Canada and International Trade

canada 2“Sharing is caring.” This is what my dad tells me every time I bring home some Chipotle, and what I say when he gets his coffee from Starbucks. In a way, my dad and I are trading partners. I am Canada and he, being a new resident of Los Angeles, is the United States. We are partners in crime – and justice – and because of our proximity, share everything; but the United States isn’t Canada’s only trading partner. Canada has the second-highest trading level in the G7, after Germany, accounting for more than 65% of its GDP.  Famous for their caring and polite nature as well as for their disposition to share, Canadians unsurprisingly chose to make trading one of their most prevalent industries.

Being part of the British Commonwealth has always had its perks: in the early days of Canadian history, the United Kingdom used to be Canada’s largest trading partner. Nowadays, England is akin to an “ex-boyfriend” of Canada’s; although their trading relationship belongs to the past, they occasionally keep in touch to exchange friendly small-talk.

The “daddy” of Canada’s massive trading industry, the United States, was a gradual association. What began as a simple trifle with trade grew into a multi-trillion-dollar business with the help of Canada’s southern-neighbours. In 1994, Canada, the U.S, and Mexico signed the North American Free Trade Agreement (NAFTA), the largest free trade agreement in the world. Exempt from high taxation, imports and exports’ exchange for each participating country is exceptionally facilitated. Today, NAFTA is valued at a whopping 20 trillion-dollars. As a father, the U.S has raised Canada’s trade to a soaring level compared with when they first began in earlier days.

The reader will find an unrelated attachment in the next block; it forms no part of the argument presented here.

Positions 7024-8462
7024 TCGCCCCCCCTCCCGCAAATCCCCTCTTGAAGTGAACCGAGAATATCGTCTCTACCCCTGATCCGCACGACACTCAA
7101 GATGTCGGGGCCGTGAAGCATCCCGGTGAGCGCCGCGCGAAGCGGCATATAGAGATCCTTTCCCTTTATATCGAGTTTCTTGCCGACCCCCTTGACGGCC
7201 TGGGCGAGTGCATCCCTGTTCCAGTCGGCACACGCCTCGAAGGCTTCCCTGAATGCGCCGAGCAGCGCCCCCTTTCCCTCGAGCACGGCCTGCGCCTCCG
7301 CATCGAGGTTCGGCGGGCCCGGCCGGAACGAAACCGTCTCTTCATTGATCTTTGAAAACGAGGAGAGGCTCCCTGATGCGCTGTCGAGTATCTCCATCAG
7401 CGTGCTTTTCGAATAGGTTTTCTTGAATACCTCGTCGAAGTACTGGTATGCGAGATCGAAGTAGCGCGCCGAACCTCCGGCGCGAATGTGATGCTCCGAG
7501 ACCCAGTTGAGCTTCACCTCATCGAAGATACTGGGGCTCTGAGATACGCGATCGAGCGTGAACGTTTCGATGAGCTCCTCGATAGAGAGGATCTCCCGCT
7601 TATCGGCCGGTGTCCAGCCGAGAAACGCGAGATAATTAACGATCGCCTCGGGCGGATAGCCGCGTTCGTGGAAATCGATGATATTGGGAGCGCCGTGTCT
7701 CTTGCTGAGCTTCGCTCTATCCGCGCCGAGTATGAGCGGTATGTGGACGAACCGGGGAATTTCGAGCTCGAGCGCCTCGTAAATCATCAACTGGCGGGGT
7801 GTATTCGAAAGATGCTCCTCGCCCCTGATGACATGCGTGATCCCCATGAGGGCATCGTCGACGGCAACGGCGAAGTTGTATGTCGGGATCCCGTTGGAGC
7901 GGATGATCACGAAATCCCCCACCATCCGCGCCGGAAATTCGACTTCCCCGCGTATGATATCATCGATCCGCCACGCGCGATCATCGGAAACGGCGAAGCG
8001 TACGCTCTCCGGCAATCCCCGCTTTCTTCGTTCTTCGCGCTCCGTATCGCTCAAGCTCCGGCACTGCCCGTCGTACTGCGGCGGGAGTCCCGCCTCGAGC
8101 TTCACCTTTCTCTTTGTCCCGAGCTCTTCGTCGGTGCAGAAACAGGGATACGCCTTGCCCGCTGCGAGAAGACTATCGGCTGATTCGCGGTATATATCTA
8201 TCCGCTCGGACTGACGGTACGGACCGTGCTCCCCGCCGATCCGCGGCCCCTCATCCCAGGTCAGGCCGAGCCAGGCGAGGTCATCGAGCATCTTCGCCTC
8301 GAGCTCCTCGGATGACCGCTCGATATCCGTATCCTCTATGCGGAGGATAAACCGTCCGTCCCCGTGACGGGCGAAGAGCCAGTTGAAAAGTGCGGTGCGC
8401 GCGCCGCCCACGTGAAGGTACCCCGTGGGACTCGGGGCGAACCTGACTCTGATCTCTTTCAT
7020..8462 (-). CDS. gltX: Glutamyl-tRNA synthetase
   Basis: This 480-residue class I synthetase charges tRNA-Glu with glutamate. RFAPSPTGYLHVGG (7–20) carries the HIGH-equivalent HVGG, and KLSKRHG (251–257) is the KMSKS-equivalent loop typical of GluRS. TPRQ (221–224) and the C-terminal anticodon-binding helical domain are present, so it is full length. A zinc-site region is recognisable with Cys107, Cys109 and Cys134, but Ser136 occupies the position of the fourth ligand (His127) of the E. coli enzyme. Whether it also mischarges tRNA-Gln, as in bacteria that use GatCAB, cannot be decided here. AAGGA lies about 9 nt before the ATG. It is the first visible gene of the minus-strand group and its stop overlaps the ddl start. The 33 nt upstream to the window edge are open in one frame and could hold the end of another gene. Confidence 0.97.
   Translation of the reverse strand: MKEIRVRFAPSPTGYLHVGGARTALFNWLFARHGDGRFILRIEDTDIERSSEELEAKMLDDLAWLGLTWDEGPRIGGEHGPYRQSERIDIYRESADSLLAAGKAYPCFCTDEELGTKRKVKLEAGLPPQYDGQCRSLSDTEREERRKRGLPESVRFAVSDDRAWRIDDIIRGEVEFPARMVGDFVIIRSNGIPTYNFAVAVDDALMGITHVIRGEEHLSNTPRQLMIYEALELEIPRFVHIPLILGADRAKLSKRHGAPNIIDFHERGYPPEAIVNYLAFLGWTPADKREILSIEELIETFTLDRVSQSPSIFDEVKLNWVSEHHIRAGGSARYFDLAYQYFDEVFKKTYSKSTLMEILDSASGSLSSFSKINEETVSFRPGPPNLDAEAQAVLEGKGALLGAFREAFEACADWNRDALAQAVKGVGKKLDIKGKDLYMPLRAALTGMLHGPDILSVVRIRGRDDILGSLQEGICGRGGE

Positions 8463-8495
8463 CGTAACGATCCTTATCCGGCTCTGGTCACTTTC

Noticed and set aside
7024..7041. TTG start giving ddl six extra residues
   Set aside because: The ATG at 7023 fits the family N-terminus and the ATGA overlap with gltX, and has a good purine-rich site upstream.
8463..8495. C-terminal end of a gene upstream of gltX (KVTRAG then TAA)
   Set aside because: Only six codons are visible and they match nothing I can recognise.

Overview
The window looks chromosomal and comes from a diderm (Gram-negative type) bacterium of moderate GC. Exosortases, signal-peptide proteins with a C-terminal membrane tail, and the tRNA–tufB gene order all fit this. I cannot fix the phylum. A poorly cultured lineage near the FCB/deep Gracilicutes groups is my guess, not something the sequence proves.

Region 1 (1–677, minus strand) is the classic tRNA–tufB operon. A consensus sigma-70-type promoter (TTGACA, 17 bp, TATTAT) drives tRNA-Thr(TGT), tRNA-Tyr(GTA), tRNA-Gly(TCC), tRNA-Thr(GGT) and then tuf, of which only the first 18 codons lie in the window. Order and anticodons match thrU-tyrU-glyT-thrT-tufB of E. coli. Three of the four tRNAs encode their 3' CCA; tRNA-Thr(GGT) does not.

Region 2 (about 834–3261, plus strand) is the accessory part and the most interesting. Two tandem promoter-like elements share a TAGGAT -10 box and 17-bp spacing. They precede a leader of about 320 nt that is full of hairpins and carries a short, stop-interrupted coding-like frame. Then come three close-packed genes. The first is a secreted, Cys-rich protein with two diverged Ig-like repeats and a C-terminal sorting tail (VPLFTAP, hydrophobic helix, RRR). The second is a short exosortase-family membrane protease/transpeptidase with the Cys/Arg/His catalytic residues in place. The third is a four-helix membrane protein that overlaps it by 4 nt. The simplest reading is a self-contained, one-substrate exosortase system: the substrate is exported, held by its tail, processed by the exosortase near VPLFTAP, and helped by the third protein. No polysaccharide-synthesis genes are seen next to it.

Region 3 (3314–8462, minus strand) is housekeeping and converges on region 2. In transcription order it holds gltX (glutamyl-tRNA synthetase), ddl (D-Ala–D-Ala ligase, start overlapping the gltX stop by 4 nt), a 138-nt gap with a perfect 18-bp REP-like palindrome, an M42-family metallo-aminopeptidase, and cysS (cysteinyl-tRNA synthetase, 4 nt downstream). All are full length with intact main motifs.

After NAFTA, the second most important agreement is the one with Canada’s current “boyfriend”: the European Union. Following a series of dates – nothing too serious – , Canada and the European Union both recently felt it was time to take their relationship to a more serious level. In 2014, a proposed trade agreement that would remove 98% of all tariffs on goods travelling between Canada and the EU was approved by both the Council of the European Union and European Parliament; however, the Comprehensive Economic and Trade Agreement (CETA) has been the target of a heated debate among Canadians. A majority feel that this pact will be taking the relationship too far, arguing that free trade would open the gates for an unfair influence to be exercised by European Corporations on Canadian services, jobs, as well as on its environment. Although nothing has been settled yet, there will come a time when Canada must decide on where her heart lies.

While pursuing these various metaphorical relationships, Canada is also thinking about adopting a child. The Trans Pacific Partnership (TPP) involves twelve Pacific Rim countries and, if signed, will be the largest international trade agreement since NAFTA. All twelve participating countries constitute 40% of the global GDP. To encompass reducing tariffs and boosting economies in hopes to strengthen economic ties is the TTP’s main project. Nevertheless, environmental groups and labour unions are its fierce opponents, citing irreconcilable differences. Jokes set aside, Canadians claim that jobs would be outsourced and  that a potential rise in national GDP would inevitably be accompanied by a rise in unemployment. Adopting the TTP would be a very important commitment, and just like with the CETA, Canadians are wary about signing the final papers.

My conclusion from these observations is that Canada’s trading family closely resembles an Italian family: despite occasional disputes, there are so many relatives that one can always be assured some are bound to attend one’s wedding. An active partaker in 40 free trade agreements internationally, Canada really is part of a complex network comparable to a family; but instead of members sending money exclusively on birthdays, they send it every day.

by Luise S.